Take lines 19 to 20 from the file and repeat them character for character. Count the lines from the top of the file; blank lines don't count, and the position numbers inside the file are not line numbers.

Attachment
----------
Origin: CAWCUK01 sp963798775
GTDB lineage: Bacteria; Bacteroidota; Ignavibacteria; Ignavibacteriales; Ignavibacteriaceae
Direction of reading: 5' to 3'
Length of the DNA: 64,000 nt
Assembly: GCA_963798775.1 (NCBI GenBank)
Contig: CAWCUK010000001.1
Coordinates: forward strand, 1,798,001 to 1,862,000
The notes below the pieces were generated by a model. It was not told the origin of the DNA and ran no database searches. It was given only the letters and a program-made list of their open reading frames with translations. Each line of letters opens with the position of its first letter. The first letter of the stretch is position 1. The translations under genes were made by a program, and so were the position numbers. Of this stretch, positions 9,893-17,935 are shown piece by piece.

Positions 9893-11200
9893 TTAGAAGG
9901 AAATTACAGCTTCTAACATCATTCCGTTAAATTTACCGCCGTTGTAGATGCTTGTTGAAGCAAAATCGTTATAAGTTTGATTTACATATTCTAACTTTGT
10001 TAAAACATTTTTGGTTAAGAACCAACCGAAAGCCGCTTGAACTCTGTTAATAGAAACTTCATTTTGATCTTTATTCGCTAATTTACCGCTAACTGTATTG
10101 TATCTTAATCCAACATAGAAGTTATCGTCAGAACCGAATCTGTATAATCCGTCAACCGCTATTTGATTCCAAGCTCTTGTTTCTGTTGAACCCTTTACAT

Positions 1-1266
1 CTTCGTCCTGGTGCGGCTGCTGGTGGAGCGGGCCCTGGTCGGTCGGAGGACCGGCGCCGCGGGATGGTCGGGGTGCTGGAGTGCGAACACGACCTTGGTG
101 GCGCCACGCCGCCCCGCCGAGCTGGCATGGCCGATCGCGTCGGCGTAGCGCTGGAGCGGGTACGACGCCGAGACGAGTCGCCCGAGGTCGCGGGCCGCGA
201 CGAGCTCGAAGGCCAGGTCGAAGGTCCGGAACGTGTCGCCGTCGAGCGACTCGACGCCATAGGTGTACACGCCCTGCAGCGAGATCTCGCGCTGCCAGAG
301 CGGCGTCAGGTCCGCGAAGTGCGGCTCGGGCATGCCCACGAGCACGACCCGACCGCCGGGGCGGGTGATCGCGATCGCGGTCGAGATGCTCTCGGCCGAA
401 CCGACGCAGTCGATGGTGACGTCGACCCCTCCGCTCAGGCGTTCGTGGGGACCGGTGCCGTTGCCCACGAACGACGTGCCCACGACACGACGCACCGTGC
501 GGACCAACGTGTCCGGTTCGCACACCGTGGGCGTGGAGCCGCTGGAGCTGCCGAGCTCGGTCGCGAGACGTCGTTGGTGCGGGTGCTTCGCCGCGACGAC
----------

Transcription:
401 CCGACGCAGTCGATGGTGACGTCGACCCCTCCGCTCAGGCGTTCGTGGGGACCGGTGCCGTTGCCCACGAACGACGTGCCCACGACACGACGCACCGTGC
501 GGACCAACGTGTCCGGTTCGCACACCGTGGGCGTGGAGCCGCTGGAGCTGCCGAGCTCGGTCGCGAGACGTCGTTGGTGCGGGTGCTTCGCCGCGACGAC